When Oahu Sen. David Ige told friends he'd seek the governor's office and challenge Gov. Neil Abercrombie's re-election, their reaction was: "Are you crazy?"
Yet the 57-year-old Ige, a Democratic lawmaker for 29 years, insists that he can win the Aug. 9 Democratic primary race for governor.
"I'm running for governor of the state of Hawaii. I'm not running against Governor Abercrombie," he said in an interview Wednesday at The Maui News.
If Ige were able to defeat Abercrombie, a former U.S. congressman, it would be a historic upset. No sitting governor seeking re-election in state history has lost a party primary. And historic precedent is not all.
In his last report to the state Campaign Spending Commission, Abercrombie reported a surplus of $2,197,127, while Ige had $76,508.
Recent polls give Ige a glimmer of hope. A Feb. 17 Hawaii News Now/Star-Advertiser poll of registered voters reported that 47 percent would vote for Abercrombie in the Democratic primary, 38 percent for Ige and 14 percent were undecided. Also, 45 percent of those polled had an unfavorable opinion of the governor while another 45 percent had a favorable opinion. For Ige, 30 percent had a favorable opinion and 38 percent didn't know who he was.
A Feb. 24 poll by Honolulu Civil Beat showed Ige and Abercrombie tied at 37 percent each among likely Democratic voters, while 26 percent said they were unsure who would receive their vote.
Last week, during a campaign stop on Maui, Ige said he was encouraged by polls that show him either even with the governor or within 10 percentage points.
"We're within striking distance," he said. "Governor . . . everybody knows who he is, and almost half of them don't like the job that he's done. Yes, a large majority of people don't know who I am."
But "of the people who do know me, an overwhelming majority believe that I've done a good job," Ige said. "I believe that we're very well positioned. I think as I get out and meet people and tell my story that they will see that I would make a good governor and hopefully that would become supporters and advocates."
As for the wide gap in campaign financial resources, Ige said he hasn't started advertising or fundraising on the Neighbor Islands.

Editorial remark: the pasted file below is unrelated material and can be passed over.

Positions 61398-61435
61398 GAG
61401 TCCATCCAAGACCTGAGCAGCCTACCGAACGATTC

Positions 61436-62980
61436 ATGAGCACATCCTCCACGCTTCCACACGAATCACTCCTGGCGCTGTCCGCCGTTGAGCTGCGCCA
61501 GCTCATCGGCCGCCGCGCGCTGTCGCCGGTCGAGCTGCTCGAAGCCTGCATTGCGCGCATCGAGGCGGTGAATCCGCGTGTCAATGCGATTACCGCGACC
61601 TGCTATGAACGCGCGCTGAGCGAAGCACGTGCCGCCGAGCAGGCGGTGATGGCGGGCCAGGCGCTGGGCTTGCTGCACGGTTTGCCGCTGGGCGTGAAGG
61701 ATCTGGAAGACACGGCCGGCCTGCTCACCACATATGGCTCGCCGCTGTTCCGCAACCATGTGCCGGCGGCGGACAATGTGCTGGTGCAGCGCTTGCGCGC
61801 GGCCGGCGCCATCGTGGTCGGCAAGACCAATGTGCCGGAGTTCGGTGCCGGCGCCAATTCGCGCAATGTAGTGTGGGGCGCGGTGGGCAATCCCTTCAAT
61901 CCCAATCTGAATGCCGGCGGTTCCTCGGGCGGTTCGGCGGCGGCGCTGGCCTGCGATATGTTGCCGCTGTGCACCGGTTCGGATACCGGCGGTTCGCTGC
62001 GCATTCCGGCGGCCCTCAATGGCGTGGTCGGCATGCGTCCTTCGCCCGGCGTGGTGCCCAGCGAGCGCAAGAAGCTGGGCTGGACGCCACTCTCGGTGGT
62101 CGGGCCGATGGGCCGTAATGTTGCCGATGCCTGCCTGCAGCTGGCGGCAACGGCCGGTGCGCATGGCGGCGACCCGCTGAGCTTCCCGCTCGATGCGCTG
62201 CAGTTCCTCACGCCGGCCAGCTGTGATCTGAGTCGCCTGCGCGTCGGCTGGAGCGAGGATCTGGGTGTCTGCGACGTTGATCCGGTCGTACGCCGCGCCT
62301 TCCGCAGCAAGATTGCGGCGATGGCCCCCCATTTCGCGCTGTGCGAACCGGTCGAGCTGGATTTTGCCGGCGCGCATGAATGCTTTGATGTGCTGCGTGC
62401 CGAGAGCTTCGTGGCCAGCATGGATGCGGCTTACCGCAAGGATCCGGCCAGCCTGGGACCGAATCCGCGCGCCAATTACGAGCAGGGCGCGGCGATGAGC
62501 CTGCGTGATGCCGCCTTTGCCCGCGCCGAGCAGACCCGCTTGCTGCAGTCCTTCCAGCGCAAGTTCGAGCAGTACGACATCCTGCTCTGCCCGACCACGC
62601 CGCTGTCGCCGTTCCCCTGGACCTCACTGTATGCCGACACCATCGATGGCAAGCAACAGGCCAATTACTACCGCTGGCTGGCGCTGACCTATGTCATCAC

He admitted that he has a lot of work to do to win his party's nomination for governor.
"I do not have any delusions," he said. "The campaign will be hard. We're working very hard. . . . All of our efforts to this point has really been grass roots. It has been getting out in smaller settings, town meetings. I have gone statewide and have been having meetings with various supporters."
Ige said that he has spent much of his time listening to voters' concerns, trying to get a better sense of what the important issues are and telling people "who I am and what I stand for."
The candidate said that he has attended numerous "coffee hour" events with voters around the islands, and "they are very concerned about the direction of the state. They want to have a choice, and they want change. They're not satisfied with what's happening."
When asked how he differs from Abercrombie, Ige said: "I think it's about leadership style. I think people want a different kind of leader. I'm collaborative. . . . It really is about bringing our communities together and finding common ground and finding common solutions to move the state forward. So much of what's been happening is really about confrontation and division, rather than really finding solutions.
"Being governor is about leadership. It's about finding solutions to move the community forward,' he said.
Efforts to get comments from the Abercrombie campaign Friday were unsuccessful.
Ige is building his campaign on his record as a lawmaker, in particular as chairman of the Senate Ways and Means Committee.
"I believe the state needs to live within its means," Ige said. "We've rejected virtually all tax increases, and there've been lots tax increases that have been presented to the Legislature. There've been proposals to tax pensions. There've been proposals to take away Medicare reimbursements from retirees. There've been proposals to tax sugar that we've rejected because I really do believe it's about we need to live within the means. We need to right-size government, and we've cut the budget. If you look at the three years that I've been chair of Senate Ways and Means, we have cut more than $800 million from the governor's requests."
Ige said that he believes the Legislature, and not Abercrombie, deserves credit for the state's current $850 million surplus.